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Hats Off to Stockport....

There was a strange silence and stillness as I left Stockport Railway Station. Nobody was about, there was no birdsong, and I could hear no traffic noise. A few minutes later, the heavens opened and an almighty shower ensued, complete with unseasonal hailstones. I managed to shelter under an overhang of the Garrick theatre, opened up the Good Beer Guide app on my phone, and planned out a route for when, or if, the storm ended.

Finally, the storm subsided and the rain became light enough to emerge from my shelter. I had planned to carry on walking down Wellington Road, past the Hat Museum - Stockport was once a major centre for hat-making - and then up to the Magnet, but unfortunately the route was blocked by building work. So I needed a Plan B. I walked on Petersgate and something that I had read in the local CAMRA magazine 'Opening Times' jumped into my head. There was a new bar called the Petersgate Tap! As if by magic it appeared on the right. The Petersgate Tap is a comfortable place, a bit too big for a micro, with 6 handpumps on. I opted for a 3.5% Windermere Pale from Hawkshead, and very nice it was too. Mentioning 'Opening Times' I have always enjoyed reading about the pubs and beers of their local area, Stockport and South Manchester, and their forays into neighbouring areas. Sadly, it is currently on a break, and when it returns next month it will be as a bi-monthly, rather than monthly, publication. I look forward to its return.

I headed towards the market, but when I spotted the Robinsons Unicorn Brewery on the right I turned off to get a closer look. This is a big place, dominating this part of town, and when you haven't seen a large brewery for a while, you forget how impressive they can look. Robbies is a busy place, producing beer for their own estate of 300 pubs as well as the free trade and contract brewing for other companies.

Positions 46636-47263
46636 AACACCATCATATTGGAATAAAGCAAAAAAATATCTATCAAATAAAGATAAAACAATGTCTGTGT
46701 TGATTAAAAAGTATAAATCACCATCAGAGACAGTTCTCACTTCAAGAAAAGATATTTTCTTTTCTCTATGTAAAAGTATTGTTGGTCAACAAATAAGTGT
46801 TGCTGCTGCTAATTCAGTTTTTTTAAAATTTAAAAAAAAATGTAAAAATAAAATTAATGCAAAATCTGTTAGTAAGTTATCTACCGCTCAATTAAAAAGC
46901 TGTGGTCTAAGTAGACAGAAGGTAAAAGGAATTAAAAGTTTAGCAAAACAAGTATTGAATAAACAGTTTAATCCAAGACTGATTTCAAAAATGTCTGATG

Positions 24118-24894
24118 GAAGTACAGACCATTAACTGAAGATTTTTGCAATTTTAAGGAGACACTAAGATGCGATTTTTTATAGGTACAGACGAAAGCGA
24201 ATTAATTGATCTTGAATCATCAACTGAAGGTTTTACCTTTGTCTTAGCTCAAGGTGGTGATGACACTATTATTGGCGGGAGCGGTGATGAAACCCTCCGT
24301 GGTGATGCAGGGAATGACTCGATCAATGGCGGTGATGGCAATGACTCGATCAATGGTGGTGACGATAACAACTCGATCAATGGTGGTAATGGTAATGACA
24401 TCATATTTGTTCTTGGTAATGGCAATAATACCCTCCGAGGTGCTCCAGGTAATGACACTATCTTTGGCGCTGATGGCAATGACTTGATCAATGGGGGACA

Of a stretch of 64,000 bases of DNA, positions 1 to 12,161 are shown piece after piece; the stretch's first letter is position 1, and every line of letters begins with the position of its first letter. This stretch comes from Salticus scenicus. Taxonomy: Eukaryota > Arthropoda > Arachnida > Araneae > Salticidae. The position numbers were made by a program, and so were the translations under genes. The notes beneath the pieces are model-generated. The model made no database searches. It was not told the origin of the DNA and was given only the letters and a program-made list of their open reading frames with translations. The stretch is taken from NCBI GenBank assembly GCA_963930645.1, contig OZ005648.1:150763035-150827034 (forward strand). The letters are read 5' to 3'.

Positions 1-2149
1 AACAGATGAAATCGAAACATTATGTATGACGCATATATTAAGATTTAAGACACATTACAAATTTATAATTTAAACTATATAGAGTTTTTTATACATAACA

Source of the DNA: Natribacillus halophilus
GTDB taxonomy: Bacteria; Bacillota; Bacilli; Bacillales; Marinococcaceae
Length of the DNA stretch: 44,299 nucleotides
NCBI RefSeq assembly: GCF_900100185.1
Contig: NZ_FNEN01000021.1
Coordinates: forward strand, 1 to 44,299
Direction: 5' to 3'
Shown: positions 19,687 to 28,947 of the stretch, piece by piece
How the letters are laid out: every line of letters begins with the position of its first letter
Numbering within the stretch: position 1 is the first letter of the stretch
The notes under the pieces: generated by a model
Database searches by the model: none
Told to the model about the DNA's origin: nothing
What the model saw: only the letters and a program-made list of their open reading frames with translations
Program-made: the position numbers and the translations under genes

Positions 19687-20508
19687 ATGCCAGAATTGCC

I headed down the hill past the brewery and then back up again - Stockport's hilly terrain means that there are plenty of streets like that - via a narrow street, coming out opposite one of the entrances to the town's impressive glass-covered market and close to Remedy, which by way of a contrast to the size of Robinsons houses its own micro brewery behind a glass screen to the left of the bar. I opted for a half of their Session IPA, which was quite pleasant. It is a nice bar, there were a couple of their own beers on, plus a few guests. I liked Remedy, it had a nice feel about the place.

I headed around the corner and at the far edge of the market was the Bakers Vaults, a tastefully-decorated pub with, unusually for Robinsons, a few guest ales. Despite that I opted for a half of Dizzy Blonde, which was OK. I did, though, like the place, it had a friendly atmosphere and was a pleasant spot to while away half an hour. A few yards away was the Boar's Head, a comfortable, multi-roomed, and very busy Sam Smiths pub. No doubt much of this is due to the cheapness of the beer. My half of pretty reasonable Old Brewery Bitter cost just a pound!

I moved on, past the Tourist Information office, with its display relating to Strawberry Studios, where the likes of 10cc, The Smiths, The Stone Roses, and Joy Division all recorded, and at the far end of the market hall, opposite the Parish Church, is the Cocked Hat, a free house run by Atwill Pubs. This was another busy pub, again with cheap beer, my half of Mutiny from Wigan's Wily Fox Brewery cost me just a £1.20, and was very good.